Of course, AC's rivals have their own successes to brag about. Conde Nast Traveler, arguably a much more important or at least much more widely known publication than Business Traveler, Premier Traveler or Global Traveler, recently named Porter the second-best small airline in the world and the fourth best airline overall with a points total of 80.4. Conde Nast readers ranked WestJet as third-best small airline in the world, albeit a good deal behind Porter in the numerical rankings at 58.5...
NEW YORK HOTELS OUTGROW MANHATTAN
I've talked about this before, and Star Travel has profiled a few of them. But it looks like the growth of hotels in the "outer boroughs" of New York City continues.
According to a story in USA Today, 162 hotels have been built or renovated in New York City since 2008. That's added 28,150 rooms to the city's hotel supply.
More than a quarter of the new properties, 27 per cent, have been in boroughs outside Manhattan, which represents about 17 per cent of added rooms.
Queens got 15 per cent of the new properties, while Brooklyn got nine per cent. Those two boroughs are attractive to developers and travelers because a tall hotel in some of neighborhoods can offer something you often can't get in Manhattan: grand views of the Manhattan skyline.
I stayed at the Z hotel in Queens this summer (see photo). It's not an incredible neighourhood, at least not yet. And the food at dinner was just so-so. But the vibe was nice and the breakfast was good and there's a nice rooftop deck. And the views are simply STUNNING, as the hotel has giant windows facing the East River and the Manhattan skyline, not to mention the Queensborough bridge, are so close you can almost touch them.
The USA Today story says that, in the old days, "tourists wouldn't dare cross a bridge or drive through a tunnel to get off Manhattan Island and into the city's four other boroughs. But with land so expensive in Manhattan, hotel developers are turning to the outer boroughs for less expensive property. And tourists are following for the less expensive hotel rooms -- sometimes 30% less than what rooms cost in Manhattan.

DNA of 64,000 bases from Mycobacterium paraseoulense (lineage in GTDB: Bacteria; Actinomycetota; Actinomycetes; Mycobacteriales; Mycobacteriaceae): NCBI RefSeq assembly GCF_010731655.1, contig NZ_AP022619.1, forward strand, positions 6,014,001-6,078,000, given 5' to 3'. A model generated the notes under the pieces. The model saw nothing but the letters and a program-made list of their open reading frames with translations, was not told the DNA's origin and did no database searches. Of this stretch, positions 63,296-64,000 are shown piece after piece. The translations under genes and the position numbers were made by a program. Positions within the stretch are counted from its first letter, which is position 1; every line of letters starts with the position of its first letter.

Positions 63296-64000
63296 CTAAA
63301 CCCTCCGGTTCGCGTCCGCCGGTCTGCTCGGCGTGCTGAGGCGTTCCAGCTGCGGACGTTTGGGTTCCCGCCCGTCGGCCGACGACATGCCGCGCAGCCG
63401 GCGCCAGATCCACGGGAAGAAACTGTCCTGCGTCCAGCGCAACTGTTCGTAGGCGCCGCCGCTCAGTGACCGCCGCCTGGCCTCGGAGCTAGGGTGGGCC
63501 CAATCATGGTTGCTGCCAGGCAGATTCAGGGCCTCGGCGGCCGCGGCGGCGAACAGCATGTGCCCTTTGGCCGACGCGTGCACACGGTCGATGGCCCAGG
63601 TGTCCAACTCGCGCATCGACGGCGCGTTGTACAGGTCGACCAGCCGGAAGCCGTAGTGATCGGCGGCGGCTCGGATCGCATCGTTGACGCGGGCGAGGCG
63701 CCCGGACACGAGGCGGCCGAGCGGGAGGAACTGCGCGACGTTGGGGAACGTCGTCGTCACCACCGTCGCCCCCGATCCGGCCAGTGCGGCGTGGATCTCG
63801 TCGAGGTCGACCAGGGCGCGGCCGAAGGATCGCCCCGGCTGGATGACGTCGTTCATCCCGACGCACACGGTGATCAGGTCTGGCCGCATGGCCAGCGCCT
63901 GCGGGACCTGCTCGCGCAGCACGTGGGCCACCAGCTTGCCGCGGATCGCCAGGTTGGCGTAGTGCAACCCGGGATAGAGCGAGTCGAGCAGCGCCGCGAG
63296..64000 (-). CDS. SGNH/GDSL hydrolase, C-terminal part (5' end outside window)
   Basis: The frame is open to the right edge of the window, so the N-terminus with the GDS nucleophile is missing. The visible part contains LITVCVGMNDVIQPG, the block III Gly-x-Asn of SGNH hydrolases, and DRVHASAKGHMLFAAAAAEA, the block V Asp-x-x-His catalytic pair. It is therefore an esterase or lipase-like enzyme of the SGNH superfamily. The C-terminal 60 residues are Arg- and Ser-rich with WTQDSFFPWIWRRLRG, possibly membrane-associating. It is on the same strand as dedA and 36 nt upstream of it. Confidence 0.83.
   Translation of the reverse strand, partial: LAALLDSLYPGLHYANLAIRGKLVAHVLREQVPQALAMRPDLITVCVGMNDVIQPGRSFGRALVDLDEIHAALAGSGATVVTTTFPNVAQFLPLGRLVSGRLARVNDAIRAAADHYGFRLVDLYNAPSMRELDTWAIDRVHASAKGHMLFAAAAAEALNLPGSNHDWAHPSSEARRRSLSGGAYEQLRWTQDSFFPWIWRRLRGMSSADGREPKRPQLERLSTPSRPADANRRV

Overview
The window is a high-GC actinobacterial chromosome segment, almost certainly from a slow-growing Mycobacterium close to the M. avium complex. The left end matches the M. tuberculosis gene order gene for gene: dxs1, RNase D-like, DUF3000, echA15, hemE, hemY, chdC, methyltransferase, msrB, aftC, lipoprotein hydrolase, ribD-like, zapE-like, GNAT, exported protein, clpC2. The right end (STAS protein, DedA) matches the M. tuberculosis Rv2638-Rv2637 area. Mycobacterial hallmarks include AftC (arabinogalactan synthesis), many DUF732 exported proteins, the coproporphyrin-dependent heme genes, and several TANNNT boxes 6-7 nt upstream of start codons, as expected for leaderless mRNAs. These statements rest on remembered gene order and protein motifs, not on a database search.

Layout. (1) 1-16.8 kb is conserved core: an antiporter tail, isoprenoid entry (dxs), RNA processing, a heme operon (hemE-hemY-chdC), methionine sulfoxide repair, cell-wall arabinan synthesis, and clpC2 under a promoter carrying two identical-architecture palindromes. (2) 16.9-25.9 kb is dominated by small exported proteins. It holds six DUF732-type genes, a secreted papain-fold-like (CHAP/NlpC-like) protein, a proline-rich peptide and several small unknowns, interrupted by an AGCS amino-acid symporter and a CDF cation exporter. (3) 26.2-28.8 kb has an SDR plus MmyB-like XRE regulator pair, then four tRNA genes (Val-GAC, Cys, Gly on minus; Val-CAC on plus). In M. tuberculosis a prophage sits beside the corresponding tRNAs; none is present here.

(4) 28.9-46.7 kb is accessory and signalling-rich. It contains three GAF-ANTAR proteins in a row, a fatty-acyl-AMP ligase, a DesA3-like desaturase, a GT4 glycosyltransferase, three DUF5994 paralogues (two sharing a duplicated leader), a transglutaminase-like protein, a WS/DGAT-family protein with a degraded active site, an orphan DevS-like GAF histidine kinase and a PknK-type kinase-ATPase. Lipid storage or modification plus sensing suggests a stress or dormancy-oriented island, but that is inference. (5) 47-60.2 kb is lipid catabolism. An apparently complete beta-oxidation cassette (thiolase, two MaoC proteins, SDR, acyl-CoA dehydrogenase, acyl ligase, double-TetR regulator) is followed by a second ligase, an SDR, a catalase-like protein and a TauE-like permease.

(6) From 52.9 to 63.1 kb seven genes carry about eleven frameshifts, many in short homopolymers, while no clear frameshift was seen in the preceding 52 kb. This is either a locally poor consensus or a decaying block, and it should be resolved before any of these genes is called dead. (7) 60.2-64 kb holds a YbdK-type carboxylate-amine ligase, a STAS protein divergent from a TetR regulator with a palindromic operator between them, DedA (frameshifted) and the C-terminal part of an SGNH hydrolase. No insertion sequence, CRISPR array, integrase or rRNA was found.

During the holidays, when Manhattan hotel prices skyrocket, the outer borough hotels can be even more appealing. And if tourists such as Bark want to get to Manhattan, all they have to do is hop on the subway, in some cases for just one stop.
New York Mayor Michael Bloomberg has been heavily promoting the city's outer boroughs as tourist destinations, USA Today noted, and "the city has rezoned many neighborhoods where new hotels are sprouting, to encourage growth."
"Clearly, the economic development efforts taking place in all five boroughs ... that has been a driving force," says George Fertitta, CEO of NYC & Company, the City's official marketing and tourism organization.
I think Brooklyn, in particular, has become a hugely hip spot for New Yorkers. Long Island City in Queen's could be next on the list. There also are fine hotels over on the Jersey side these days, although not quite with the neighbourhood vibe of Manhattan or Brooklyn.